Like the title says, you can find my latest piece in the March 2021 issue of The Fisherman magazine. Early Season Tactics: Hunting Transition Trout is about the rough patch of fishing we face in the next month or so. It’s loaded with useful strategies and tactics to help you catch more fish, and includes a guest appearance from UpCountry Sportfishing‘s Torrey Collins. You can read the article here.
Quality content like this usually isn’t free; The Fisherman is kind enough to allow public access to the article. Why not support them with a subscription? You can do that here. Many thanks to my editor, Toby Lapinski, for giving me the opportunity to write about fly fishing subjects that matter.
I fish the way I want to fish, and sometimes that means I go fishless. I’m OK with that. When it lines up, I may be doing battle with multiple high-teens browns. When it’s a day like yesterday, I get the not-a-touch trudge through the snow back to my car, wondering if my feet will ever be warm again.
Not that I’m complaining. I had a blast. Due to the inclement weather, angler activity was almost at its Farmington River-winter-ten-years-ago level. You still can’t access the majority of dirt pull-offs (they’re currently snowplow pile pull-offs) so you’re stuck with the major parking areas. That didn’t prevent me from going for a walk to find solitude. I fished three marks within the Permanent TMA (no slush, 370cfs). I started off tight-lining jig mini-streamers, but that was a problem with the 24-degree air temp; frozen beads of river clinging to the exposed leader. So I switched locations and did the traditional full-sink line. I did catch a lot of the bottom. Sadly, it never fought back.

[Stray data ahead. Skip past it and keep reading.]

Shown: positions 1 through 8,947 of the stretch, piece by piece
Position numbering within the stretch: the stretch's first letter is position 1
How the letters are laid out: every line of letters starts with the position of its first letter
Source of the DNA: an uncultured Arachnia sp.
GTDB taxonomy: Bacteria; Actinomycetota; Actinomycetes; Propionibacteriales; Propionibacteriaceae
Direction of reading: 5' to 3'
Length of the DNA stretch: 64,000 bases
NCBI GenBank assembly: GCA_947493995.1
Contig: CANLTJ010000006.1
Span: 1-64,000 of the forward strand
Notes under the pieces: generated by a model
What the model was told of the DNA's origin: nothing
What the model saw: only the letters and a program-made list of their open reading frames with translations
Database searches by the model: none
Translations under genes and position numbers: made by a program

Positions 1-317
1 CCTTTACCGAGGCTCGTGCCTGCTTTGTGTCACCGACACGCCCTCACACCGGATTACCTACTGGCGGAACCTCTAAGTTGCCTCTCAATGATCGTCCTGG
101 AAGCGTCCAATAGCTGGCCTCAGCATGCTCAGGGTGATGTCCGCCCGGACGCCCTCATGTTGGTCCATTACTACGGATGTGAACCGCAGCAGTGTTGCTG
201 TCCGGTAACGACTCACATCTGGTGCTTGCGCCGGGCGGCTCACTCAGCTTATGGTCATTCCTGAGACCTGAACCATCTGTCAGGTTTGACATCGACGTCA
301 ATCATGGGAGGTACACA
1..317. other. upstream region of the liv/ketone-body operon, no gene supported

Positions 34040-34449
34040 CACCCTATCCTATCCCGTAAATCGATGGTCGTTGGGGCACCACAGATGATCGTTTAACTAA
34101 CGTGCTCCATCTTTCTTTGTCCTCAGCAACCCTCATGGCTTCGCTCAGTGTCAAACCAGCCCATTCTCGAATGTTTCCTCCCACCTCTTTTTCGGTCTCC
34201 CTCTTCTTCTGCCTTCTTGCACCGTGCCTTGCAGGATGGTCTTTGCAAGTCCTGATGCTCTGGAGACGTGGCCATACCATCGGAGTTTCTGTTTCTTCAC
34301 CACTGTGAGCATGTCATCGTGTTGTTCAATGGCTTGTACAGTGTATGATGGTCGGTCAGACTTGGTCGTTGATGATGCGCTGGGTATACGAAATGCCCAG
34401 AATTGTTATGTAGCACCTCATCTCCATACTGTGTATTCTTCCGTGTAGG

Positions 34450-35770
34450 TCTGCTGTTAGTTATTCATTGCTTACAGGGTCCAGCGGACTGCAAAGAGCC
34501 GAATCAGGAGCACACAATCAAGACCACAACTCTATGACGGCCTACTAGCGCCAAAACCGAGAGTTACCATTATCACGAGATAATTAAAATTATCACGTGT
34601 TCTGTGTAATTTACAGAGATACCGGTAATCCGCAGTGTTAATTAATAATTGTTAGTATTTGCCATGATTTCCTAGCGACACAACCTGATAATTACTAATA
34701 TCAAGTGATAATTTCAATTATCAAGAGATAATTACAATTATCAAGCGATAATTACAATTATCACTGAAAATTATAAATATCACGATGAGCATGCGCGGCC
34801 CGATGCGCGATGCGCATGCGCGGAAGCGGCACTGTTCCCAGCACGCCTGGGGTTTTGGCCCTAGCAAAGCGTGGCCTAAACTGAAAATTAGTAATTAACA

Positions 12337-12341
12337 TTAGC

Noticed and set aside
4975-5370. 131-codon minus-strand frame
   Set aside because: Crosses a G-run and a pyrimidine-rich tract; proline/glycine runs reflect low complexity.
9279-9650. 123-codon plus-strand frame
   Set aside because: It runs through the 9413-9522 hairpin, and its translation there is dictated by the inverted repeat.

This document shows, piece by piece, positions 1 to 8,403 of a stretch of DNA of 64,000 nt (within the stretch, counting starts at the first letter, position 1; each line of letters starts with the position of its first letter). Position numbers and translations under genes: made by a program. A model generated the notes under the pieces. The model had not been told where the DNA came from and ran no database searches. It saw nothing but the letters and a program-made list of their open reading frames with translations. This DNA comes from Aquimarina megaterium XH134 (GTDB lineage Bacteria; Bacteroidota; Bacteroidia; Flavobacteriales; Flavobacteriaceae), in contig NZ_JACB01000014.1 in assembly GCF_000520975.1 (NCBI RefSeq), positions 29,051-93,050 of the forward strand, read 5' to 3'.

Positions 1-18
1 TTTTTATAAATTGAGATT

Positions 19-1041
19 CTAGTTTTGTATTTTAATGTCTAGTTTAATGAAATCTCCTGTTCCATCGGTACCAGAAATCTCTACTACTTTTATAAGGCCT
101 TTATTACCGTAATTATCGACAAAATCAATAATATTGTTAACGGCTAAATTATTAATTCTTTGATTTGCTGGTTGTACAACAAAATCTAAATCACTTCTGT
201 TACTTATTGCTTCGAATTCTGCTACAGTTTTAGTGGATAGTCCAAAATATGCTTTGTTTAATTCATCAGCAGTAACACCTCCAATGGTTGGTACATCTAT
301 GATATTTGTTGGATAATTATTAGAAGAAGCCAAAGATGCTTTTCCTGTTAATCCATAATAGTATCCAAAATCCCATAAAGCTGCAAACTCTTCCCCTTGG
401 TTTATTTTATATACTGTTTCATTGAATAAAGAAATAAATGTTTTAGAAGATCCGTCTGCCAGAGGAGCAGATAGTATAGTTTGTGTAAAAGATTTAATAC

Then, I decided to experiment. What would happen if I fished the mini-jig under an indicator? I could bounce it along the bottom, or suspend it near the bottom. I had one of my bigger home-brew yarn indicators with me, so I re-rigged and had at it. I tried it in different kinds of water, from fast-moving glides to languid dry-fly pools. In the faster water, I had to constantly check the indicator upstream and mend to prevent the fly from moving too quickly, but the rig proved to be the answer to the iced-up leader problem. Just because I didn’t connect doesn’t mean it won’t work on another day. More research to come…and I encourage you to try new things when you’re on the river.
I spent two-and-a-half hours yesterday early afternoon banging around the Permanent TMA. Cloudy, 37 degrees, water about 250cfs. The mission was streamers and the method was tight-lining/jigging and then full sinking line with more traditional patterns. I hit three marks and only found fish in one, and they were more concerned with smutting on some midges than whacking my streamer. I did get one take, but it was so soft I thought it was the bottom; I did a tip set and by the time I felt the head shake, the trout was off. So it goes. By the way, many of the river’s parking pullouts are not plowed, so easy access is limited.
Speaking of reading fly fishing books and discovering little gems: John Nagy’s Steelhead Guide 4th edition is where I found the pattern German’s White Nightmare. It’s the one at upper left. I keep a few in my box for trout, and it was a good choice for the full sink line in yesterday’s lower flows. Oh — it was also the only pattern I had a touch on all day.
I got a late start and had to run a few errands, so I didn’t get to the river until noon. I fished above and within the Permanent TMA. I made the decision to look for unpopular winter water, and so I had three marks all to myself. The river was up a tad from last week (400cfs) and we had a few snow showers. Observed: midges and Winter/Summer caddis, although not many of either. The method was tight line\small jig streamer. I only had one take, and I missed the fish; it was a very subtle pause, and I didn’t even get a head shake into the bargain. Wow, where did the time go? Reluctantly, I left to tend to responsibilities that were far less fun than tracking a drift through a fishy-looking run.